At the outset it must be conceded that under the so-called Weeks doctrine, established by the United States Supreme Court in Weeks v. United States , 232 U.S. 383, 34 S. Ct. 341, 58 L. Ed. 652 (1914), that in a federal prosecution of a crime, the Fourth Amendment to the United States Constitution bars the use of evidence secured through illegal search and seizure, but in a prosecution in a state court for a state crime the Fourteenth Amendment does not forbid the admission of evidence obtained by an unreasonable search and seizure in violation of the Fourth Amendment. In Wolf v. People of State of Colorado , 338 U.S. 25, 69 S. Ct. 1359, 93 L. Ed. 1782, 1792 (1949), the court said:

"Accordingly, we have no hesitation in saying that were a State affirmatively to sanction such police incursion into privacy it would run counter to the guaranty of the Fourteenth Amendment. But the ways of enforcing such a basic right raise questions of a different order. How such arbitrary conduct should be checked, what remedies against it should be afforded, the means by which the right should be made effective, are all questions that are not to be so dogmatically answered as to preclude the varying solutions which spring from an allowable range of judgment on issues not susceptible of quantitative solution.

Granting that in practice the exclusion of evidence may be an effective way of deterring unreasonable searches, it is not for this Court to condemn as falling below the minimal standards assured by the Due Process Clause a State's reliance upon other methods which, if consistently enforced, would be equally effective. Weighty testimony against such an insistence on our own view is furnished by the opinion of Mr. Justice, then Judge, Cardozo in People v. Defore , 242 N.Y. 13, 150 N.E. 585. We cannot brush aside the experience of States which deem the incidence of such conduct by

[43 NJSuper Page 310]

the police too slight to call for a deterrent remedy not by way of disciplinary measures but by overriding the relevant rules of evidence."

The remedy here sought by way of injunction has been denied in applications to the federal courts. Stefanelli v. Minard , 342 U.S. 117, 72 S. Ct. 118, 96 L. Ed. 138 (1951); Doyle v. Webb , 237 F.2d 335 (3 Cir. 1956).

It must also be recognized that courts of law in this State have declared evidence illegally seized in an illegal search to be admissible in the courts of this State, State v. Haines , 103 N.J.L. 534 (Sup. Ct. 1927); State v. Lyons , 99 N.J.L. 301 (E. & A. 1923); Stern v. Merra , 103 N.J.L. 361 (E. & A. 1927); State v. Gould , 99 N.J.L. 17 (Sup. Ct. 1923); State v. Gillette , 103 N.J.L. 523 (Sup. Ct. 1927); State v. Guida , 118 N.J.L. 289 (Sup. Ct. 1937), affirmed 119 N.J.L. 464 (E. & A. 1938); State v. Alexander , 7 N.J. 585 (1951), and that such courts of law will not suppress the evidence so obtained on a motion. In re 301-317 Clinton Avenue, Newark, New Jersey , 35 N.J. Super. 136 (Cty. Ct. 1955); State v. Mausert , 88 N.J.L. 286 (E. & A. 1915).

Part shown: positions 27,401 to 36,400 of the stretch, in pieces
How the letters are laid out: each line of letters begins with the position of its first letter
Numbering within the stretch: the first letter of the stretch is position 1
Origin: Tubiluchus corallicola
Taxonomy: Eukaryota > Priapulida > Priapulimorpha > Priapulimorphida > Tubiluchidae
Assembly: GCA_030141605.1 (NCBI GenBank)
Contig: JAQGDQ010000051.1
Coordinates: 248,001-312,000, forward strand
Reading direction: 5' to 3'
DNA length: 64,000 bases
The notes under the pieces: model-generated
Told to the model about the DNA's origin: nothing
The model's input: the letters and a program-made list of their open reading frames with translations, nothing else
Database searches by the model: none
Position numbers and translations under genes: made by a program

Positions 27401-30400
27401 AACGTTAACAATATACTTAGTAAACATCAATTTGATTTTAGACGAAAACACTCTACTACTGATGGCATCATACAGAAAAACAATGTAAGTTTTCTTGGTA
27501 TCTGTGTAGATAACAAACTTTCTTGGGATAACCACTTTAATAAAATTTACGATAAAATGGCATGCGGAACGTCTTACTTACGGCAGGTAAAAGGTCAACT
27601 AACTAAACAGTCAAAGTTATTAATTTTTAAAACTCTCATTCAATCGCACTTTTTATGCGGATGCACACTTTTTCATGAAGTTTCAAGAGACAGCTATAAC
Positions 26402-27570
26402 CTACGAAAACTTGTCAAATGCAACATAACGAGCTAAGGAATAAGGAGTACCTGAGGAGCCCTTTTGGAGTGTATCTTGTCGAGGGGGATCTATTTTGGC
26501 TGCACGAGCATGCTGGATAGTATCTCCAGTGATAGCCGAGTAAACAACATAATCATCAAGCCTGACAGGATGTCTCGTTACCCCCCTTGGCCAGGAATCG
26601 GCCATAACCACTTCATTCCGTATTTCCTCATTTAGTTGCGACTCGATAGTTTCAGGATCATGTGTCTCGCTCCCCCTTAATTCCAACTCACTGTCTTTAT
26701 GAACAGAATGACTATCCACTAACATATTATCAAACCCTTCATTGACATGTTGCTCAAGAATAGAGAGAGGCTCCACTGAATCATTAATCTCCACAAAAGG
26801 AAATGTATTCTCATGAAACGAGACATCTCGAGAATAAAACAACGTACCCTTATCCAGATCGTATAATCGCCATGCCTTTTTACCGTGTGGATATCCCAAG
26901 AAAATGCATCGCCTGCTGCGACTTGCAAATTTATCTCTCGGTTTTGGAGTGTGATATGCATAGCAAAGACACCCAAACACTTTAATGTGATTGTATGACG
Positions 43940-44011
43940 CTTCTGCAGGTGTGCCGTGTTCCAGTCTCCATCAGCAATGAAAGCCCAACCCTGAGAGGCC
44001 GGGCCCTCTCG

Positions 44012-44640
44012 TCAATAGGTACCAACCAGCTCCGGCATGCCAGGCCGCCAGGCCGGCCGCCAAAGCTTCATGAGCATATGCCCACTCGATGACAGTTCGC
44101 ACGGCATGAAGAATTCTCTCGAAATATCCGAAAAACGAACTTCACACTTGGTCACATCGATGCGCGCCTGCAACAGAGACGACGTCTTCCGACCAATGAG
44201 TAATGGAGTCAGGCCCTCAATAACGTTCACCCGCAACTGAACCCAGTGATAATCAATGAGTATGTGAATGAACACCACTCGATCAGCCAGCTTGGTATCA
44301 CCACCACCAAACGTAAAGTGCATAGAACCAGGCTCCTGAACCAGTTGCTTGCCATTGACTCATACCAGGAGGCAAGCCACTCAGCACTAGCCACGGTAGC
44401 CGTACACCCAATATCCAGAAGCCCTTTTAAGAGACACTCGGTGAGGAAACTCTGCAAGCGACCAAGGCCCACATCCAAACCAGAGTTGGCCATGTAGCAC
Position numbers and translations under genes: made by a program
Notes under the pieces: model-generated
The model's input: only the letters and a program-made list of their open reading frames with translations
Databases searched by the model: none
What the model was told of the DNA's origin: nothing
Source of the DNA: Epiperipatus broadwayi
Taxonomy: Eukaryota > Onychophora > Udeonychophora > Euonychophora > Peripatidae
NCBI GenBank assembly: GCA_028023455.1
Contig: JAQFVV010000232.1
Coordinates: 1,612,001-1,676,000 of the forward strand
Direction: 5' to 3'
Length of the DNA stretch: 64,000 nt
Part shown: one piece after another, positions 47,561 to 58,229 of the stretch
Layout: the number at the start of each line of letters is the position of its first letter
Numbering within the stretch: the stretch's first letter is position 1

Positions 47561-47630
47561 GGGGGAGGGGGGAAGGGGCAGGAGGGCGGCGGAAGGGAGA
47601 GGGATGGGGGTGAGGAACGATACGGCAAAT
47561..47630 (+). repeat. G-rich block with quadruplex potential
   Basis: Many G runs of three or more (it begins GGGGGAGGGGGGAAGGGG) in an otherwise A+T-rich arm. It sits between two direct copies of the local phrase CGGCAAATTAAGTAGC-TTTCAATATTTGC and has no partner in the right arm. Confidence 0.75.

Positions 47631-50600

The question of the adequacy of plaintiffs' remedy in a court of law is quite patently the primary matter to be considered in concluding whether relief may be accorded in this action. This action concerns itself not with a threatened violation but rather with an accomplished act. There is no factual allegation that the defendants contemplate a further illegal search and seizure, and this opinion will treat only of the other relief demanded and not of the relief against acts in futuro.

There are open to the plaintiffs several civil remedies in the courts of law for redress of an illegal search and seizure. First, an action of replevin or of trespass de bonis asportatis would lie, the original taking of possession by the defendants being unlawful or tortious ab initio. Baron v. Peoples National Bank of Secaucus , 9 N.J. 249 (1952); Hebrew v. Pulis , 73 N.J.L. 621 (E. & A. 1906). Second, a civil action for trespass quare clausum fregit.

[43 NJSuper Page 311]

The plaintiffs, however, conceive that the relief thus accorded to them is inadequate. It is difficult to conceive why an action in replevin or trespass is an inadequate civil remedy, since they could receive both compensatory damages and punitive damages for the trespass, and could also obtain repossession of the articles taken.

Wherein do plaintiffs allege an inadequacy of the remedy at law? Not in the inability to recover damages for the alleged illegal search and seizure, nor in the inability to recover by replevin the articles of personalty tortiously seized. They allege that they seek a specific performance of a contract between the defendants and themselves, arising from constitutional provisions, and that the relief afforded in the law courts for a breach of this contract, i.e. , a violation of their constitutional guarantees, is inadequate because the admission and use of evidence so seized, by the law courts, effectually voids or changes such guarantees.

Stripped of the fine-spun and ably presented arguments, what plaintiffs actually bottom their contentions of inadequate relief on, is their inability to suppress the evidence so obtained in the Law Division. They do not recognize the civil remedies in the law courts as any form of remedy. What they are saying is, that since they have been indicted upon the presentation of this evidence and may be convicted of the commission of a crime by reason of the use of this evidence, their remedy is inadequate. If this were not the final conclusion, the remedies at law would be inadequate. They are not stating that their remedy for the constitutional violation is inadequate, but rather that they have no adequate remedy to prevent the use of the articles so seized in a criminal action.